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Map of the Roman Empire - Tisza River
M-1 on the Map
Ancient Tisza River - One of Central Europe's chief rivers. The Tisza was a river of Dacia that flowed from the Carpathian Mountains into the Danube.
The Tisza or Tisa is one of the main rivers of Central Europe. It rises in Ukraine, and is formed near Rakhiv by the junction of headwaters White Tisa, whose source is in the Chornohora mountains and Black Tisa, which springs in the Gorgany range. It flows roughly along the Romanian border and enters Hungary at Tiszabecs; downstream, it marks the Slovak-Hungarian border, passes through Hungary, and falls into the Danube in north Serbia (Vojvodina). There, it forms the boundary between the regions of Bačka and Banat. The river also forms short portions of the border between Hungary and Ukraine and between Hungary and Serbia... The river was known as the Tisia in antiquity, and Latin names for it included Tissus, Tisia, Pathissus (Pliny, Naturalis historia, 4.25). In the Serbian- and Slovak languages, it is called Tisa. It may be referred to as the Theiss (German: Theiß) in older English references, after the German name for the river. Attila the Hun is said to have been buried under a diverted section of the river Tisza. - Wikipedia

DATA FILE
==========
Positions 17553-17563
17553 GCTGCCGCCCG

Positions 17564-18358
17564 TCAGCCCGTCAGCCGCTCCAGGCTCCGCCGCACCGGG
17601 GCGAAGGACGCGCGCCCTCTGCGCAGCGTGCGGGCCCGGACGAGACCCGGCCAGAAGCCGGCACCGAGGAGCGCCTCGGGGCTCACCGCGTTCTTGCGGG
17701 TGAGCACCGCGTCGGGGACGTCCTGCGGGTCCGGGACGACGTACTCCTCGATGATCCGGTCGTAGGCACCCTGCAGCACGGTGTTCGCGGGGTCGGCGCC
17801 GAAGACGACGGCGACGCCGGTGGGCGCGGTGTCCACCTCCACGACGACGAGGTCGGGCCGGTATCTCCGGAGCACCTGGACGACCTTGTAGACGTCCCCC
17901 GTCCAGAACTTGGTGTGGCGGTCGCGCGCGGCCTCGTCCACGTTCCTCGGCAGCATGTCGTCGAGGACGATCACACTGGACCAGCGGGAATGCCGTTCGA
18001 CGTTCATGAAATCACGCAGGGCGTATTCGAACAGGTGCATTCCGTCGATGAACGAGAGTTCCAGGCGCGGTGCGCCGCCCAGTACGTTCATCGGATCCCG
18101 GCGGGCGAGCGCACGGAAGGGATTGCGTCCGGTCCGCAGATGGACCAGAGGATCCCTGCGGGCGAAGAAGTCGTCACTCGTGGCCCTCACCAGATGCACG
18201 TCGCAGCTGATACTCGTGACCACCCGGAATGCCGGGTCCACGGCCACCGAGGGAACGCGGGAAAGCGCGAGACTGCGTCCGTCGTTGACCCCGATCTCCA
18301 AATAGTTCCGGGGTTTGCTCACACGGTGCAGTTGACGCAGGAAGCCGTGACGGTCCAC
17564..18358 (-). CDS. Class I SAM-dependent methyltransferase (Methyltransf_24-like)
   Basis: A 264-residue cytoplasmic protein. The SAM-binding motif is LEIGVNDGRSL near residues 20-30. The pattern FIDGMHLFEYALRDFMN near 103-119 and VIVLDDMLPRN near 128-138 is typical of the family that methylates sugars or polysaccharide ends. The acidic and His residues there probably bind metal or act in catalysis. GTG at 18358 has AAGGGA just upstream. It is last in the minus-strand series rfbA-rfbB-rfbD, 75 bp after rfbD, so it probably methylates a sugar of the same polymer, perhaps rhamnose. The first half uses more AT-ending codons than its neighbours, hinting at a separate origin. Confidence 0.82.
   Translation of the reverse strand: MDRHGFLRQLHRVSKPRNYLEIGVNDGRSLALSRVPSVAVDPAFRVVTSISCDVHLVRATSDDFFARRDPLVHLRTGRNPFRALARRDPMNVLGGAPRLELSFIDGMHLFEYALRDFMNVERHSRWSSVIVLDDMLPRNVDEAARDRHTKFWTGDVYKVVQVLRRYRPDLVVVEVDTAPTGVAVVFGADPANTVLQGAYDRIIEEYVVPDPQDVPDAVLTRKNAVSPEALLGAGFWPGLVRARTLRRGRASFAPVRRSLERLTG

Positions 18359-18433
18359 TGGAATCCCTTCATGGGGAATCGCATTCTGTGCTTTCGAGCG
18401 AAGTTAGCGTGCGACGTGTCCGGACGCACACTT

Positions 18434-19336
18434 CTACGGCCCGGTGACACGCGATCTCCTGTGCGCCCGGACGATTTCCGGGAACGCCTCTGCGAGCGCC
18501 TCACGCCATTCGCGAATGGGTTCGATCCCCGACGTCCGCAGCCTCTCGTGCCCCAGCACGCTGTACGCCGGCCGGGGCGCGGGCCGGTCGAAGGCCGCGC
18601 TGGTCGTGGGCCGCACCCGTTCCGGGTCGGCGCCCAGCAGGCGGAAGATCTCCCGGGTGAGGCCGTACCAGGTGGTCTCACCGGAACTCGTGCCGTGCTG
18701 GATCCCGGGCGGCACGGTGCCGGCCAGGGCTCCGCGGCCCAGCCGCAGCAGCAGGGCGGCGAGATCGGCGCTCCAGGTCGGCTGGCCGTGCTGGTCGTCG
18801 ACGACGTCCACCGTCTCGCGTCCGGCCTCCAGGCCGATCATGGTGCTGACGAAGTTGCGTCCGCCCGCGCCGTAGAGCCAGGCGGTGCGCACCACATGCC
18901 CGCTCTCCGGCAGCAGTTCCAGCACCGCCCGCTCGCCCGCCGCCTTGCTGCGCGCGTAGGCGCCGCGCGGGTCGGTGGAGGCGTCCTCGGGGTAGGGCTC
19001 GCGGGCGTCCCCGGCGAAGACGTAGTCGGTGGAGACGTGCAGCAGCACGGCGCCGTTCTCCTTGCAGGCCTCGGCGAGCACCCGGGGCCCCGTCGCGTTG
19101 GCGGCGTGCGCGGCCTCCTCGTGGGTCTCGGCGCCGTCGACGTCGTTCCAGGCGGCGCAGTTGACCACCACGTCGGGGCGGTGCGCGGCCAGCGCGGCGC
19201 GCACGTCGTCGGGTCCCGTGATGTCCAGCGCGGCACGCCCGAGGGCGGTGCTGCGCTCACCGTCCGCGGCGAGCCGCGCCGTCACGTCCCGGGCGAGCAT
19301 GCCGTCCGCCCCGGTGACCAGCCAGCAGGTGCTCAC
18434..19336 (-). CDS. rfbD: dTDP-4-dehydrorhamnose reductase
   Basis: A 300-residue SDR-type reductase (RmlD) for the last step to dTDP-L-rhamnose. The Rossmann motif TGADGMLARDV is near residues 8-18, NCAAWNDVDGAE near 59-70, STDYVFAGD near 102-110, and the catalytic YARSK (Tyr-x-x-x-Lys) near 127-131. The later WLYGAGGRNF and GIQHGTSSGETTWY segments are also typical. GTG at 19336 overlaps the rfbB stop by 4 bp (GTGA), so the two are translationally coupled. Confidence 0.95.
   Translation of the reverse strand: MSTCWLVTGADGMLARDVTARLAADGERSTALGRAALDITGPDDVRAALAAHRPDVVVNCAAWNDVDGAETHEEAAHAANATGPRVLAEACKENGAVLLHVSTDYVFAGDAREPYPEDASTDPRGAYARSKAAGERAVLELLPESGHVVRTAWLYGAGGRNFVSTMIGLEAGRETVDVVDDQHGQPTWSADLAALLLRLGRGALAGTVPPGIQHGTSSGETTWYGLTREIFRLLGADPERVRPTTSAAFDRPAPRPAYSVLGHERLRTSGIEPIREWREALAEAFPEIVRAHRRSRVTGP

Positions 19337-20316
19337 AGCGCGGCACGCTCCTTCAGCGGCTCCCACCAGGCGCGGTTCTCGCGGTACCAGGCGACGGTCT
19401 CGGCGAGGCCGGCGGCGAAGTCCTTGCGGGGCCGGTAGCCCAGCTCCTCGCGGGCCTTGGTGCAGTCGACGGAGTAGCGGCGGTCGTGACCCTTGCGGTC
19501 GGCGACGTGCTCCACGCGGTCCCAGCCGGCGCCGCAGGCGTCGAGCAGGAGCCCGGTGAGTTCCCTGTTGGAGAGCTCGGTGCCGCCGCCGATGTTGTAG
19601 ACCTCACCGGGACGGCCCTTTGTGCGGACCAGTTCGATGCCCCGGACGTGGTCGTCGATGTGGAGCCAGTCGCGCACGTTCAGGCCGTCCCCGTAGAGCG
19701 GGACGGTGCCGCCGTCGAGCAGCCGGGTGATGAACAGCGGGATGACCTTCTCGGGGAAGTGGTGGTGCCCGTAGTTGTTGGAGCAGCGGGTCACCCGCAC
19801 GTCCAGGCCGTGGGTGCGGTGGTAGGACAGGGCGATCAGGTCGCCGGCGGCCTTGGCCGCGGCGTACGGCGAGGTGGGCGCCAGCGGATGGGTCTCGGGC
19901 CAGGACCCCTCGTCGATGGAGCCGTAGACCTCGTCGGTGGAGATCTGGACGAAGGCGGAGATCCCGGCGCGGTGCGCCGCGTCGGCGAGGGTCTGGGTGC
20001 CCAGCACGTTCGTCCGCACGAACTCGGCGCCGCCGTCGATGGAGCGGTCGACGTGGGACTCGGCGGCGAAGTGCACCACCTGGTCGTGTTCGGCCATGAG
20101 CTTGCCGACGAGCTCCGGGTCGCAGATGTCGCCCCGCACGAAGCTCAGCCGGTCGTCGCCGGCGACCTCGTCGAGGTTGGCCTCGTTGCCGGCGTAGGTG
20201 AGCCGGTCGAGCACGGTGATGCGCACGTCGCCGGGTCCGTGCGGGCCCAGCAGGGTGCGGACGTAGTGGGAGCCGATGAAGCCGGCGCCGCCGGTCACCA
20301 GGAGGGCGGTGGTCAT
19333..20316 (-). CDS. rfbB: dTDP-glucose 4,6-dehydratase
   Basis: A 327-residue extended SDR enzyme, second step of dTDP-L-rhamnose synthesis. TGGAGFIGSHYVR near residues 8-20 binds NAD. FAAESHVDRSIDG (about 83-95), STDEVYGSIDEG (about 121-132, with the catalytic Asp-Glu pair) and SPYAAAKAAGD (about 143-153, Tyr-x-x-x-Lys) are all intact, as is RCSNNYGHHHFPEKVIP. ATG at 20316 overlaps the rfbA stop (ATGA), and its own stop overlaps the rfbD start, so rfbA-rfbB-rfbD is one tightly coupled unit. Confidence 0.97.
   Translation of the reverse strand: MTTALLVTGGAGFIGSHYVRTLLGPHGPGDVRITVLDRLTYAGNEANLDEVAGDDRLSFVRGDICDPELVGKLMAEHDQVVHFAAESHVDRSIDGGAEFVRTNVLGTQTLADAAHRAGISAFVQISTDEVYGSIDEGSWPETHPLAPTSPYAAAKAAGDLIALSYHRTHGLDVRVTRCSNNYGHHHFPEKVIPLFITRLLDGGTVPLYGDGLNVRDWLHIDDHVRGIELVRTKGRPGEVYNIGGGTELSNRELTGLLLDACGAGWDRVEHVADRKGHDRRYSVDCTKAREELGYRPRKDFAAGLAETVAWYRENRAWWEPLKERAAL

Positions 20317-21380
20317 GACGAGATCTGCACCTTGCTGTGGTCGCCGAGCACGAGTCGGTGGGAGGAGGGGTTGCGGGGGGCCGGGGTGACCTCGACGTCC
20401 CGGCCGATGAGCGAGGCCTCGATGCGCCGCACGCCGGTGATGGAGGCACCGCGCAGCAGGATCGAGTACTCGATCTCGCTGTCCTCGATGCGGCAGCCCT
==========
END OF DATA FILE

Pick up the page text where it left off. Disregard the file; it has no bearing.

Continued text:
Tibiscus or Tibissus, probably the same as the Parthiscus or Parthissus. Now the Theiss. A river of Dacia, forming the western boundary of that country. - Harry Thurston Peck. Harpers Dictionary of Classical Antiquities. New York. Harper and Brothers.
The Timiş or Tamiš (Romanian: Timiş; Serbian: Тамиш or Tamiš; German: Temesch; Hungarian: Temes) is a 359 km long river rising in the Semenic Mountains, southern Carpathian Mountains, Caraş-Severin County, Romania. It flows through the Banat region and flows into the Danube near Pančevo, in northern Serbia. In antiquity, the river was known as Tibiscus and Tibisis. - Wikipedia
Tibiscus (Pathissus, Parthiscus, Tibissns, Tisianus) fl., a r. of Dacia, rising in Carpathus m. and falling into the Danube H. of the confluence of Savus fl. Theiss. - Classical Gazetteer
Maps are essential for any serious study, they help students of Roman history understand the geographical locations and historical backgrounds of the places mentioned in historical sources.
TIBISCUS (Τίβισκος, Ptol. 3.8.1), a tributary river of the Danube in Dacia. We also find it called Tibissus (Inscr. Grut. p. 448. 3) and Tibisia (Geogr. Rav. 4.14). Several authors identify it with the Tisianus or Tysia (the modern Theiss), with which, indeed, Ptolemy seems to have confounded it, as he does not mention the latter (Mannert, iv. p. 203; Sickler, i. p. 196; cf. Ukert, 3.2. p. 603). But Forbiger, after Reichard, identifies it with the Temesz; his grounds for that opinion being that Jornandes (Get. 100.34) and the Geographer of Ravenna (l.c.) mention the Tysia and Tibisia as two distinct rivers, and that the site of the ancient town of Tibiscum appears to point to the Donesz (Handb. d. alt. Geogr. iii. p. 1103, note). It is probable that the Pathissus of Pliny (4.12. s. 25) and Parthiscus of Ammianus Marcellinus (17.13.4) are the same river, though some identify them with the Tisianus. - Dictionary of Greek and Roman Geography (1854) William Smith, LLD, Ed.
Map of the Roman Empire - Places